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Wearable Tech

Apple Watch shoppers, prepare to preorder online (and wait)

Apple has acknowledged that supplies will be tight at first, and it will be limiting preorders to online customers.

Wait to preorder the Apple Watch, and you may wait a long time for delivery. Apple

If you plan to be among the first wave of people buying an Apple Watch, you may also have to plan for a wait before it's in your hands.

The Apple Watch, the first wearable gadget from the iPhone maker, will first become available for preorders starting at 12:01 a.m. PT Friday for deliveries that will start on April 24, which is also the date that the smartwatch will officially go on sale.

But a big question leading into the launch is this: how many people will actually get the Apple Watch right away? Apple has acknowledged that supplies will be tight at first, and will be limiting preorders to online customers.

"We expect that strong customer demand will exceed our supply at launch," said Angela Ahrendts, Apple's senior vice president of retail and online stores, in a statement Thursday. "To provide the best experience and selection to as many customers as we can, we will be taking orders for Apple Watch exclusively online during the initial launch period."

Apple last month said that to buy the watch in person, consumers will have to go either to an Apple retail store or to select department stores and boutiques. And if you want to try on an Apple Watch, you'll need to make an appointment, for sessions starting Friday.

The Apple Watch, which can sync with several of the company's products, marks Apple's first new product category since the iPad in 2010. It's also the first new push by the company under Tim Cook's tenure as chief executive. Cook had promised for over a year that Apple in 2014 would introduce and enter "exciting new product categories" beyond its wildly successful smartphones, tablets and computers.

The smartwatch will be available in three varieties: the entry-level Sport version, the midlevel Apple Watch and the luxury Apple Watch Edition. The Sport version starts at $349, the Apple Watch at $549 and the Apple Watch Edition at $10,000.

Cook reportedly is in Paris, just in time for the Apple Watch's debut tomorrow at the tony Galeries Lafayette department store and at Selfridges in London.

Apple first announced the Apple Watch in September, calling it a "breakthrough" product. Cook described it as a "comprehensive" health and fitness device, walkie-talkie and remote control for the Apple TV streaming-box. Those factors alone set the Apple Watch apart from other smartwatches on the market which tend to simply track steps, provide notifications, and run very basic apps.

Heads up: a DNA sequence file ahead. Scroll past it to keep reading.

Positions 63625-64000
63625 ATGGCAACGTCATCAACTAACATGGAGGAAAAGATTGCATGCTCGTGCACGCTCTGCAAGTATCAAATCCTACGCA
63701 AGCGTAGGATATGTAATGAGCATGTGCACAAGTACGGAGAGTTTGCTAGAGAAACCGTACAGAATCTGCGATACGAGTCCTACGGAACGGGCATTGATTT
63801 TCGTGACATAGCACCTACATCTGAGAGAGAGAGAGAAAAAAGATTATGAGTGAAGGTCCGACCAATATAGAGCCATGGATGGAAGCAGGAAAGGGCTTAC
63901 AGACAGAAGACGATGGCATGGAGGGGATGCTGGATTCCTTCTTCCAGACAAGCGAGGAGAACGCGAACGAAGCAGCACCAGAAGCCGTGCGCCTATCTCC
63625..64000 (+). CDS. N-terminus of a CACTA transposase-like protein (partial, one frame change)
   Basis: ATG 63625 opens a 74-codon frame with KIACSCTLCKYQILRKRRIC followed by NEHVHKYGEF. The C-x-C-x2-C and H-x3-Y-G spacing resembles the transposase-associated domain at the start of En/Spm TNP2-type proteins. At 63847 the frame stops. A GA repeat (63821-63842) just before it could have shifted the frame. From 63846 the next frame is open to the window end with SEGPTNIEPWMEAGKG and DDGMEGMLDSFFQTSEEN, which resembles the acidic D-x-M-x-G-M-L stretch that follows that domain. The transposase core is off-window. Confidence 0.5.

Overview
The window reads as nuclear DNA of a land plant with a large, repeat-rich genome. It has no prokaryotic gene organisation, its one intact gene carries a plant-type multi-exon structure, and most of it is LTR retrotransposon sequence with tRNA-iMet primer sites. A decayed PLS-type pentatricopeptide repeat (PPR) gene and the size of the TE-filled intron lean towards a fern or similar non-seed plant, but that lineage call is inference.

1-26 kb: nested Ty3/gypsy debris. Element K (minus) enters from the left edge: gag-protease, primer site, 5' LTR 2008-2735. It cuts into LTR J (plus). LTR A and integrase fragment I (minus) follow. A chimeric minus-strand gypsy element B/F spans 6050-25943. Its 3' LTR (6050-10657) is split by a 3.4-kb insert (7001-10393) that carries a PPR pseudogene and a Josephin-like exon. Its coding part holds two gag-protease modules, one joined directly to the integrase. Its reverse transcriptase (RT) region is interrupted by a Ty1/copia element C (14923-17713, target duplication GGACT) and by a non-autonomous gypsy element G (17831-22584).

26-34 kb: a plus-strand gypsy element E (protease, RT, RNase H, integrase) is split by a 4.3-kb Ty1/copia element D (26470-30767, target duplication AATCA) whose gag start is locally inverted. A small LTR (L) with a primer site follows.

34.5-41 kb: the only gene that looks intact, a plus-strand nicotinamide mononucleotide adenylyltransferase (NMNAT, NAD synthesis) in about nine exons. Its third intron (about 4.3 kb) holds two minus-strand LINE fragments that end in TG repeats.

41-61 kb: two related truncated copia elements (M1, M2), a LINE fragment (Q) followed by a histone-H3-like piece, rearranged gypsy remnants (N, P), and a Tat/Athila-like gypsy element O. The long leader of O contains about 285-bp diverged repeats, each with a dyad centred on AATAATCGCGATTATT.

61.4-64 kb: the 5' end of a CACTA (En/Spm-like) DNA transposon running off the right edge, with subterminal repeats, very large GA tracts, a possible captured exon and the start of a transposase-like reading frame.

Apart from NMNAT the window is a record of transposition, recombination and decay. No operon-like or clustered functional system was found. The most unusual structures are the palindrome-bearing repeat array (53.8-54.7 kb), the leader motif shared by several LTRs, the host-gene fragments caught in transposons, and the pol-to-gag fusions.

Other contenders in the smartwatch stakes include Samsung, Sony, Motorola, Huawei and Pebble, while fitness band rivals include devices from the likes of Fitbit and Microsoft.

If you want an Apple Watch right away, you'll likely have to preorder one as soon as you can. Otherwise, you could face a long wait time.

Notices on Apple's German store discovered by German Apple site Macerkopf show delivery dates for the Apple Watch Sport model of between April 24 and May 8, according to AppleInsider. That same wait time also exists for the stainless steel Apple Watch with sport bands, classic leather straps or the milanese loop.

Opt for the stainless steel Watch with a matching link bracelet or a leather loop, and you'll have to wait four to six weeks before it arrives. The pricey Apple Watch Edition avoids a specific wait time and just lists May as the delivery date, AppleInsider added.

Prospective buyers will have to either reserve the watch for later pickup or delivery, or order it online though Apple's website or App Store app. You'll also need to make an appointment at your local Apple Store just to view the watch or try it on.

Yes, the entire process from viewing to buying is a lengthy one. But Apple apparently wants to avoid the problem of long lines outside the store and customers leaving empty-handed, a cause of frustration for Apple customers, especially when new products are in short supply.

Apple did not immediately respond to CNET's request for comment.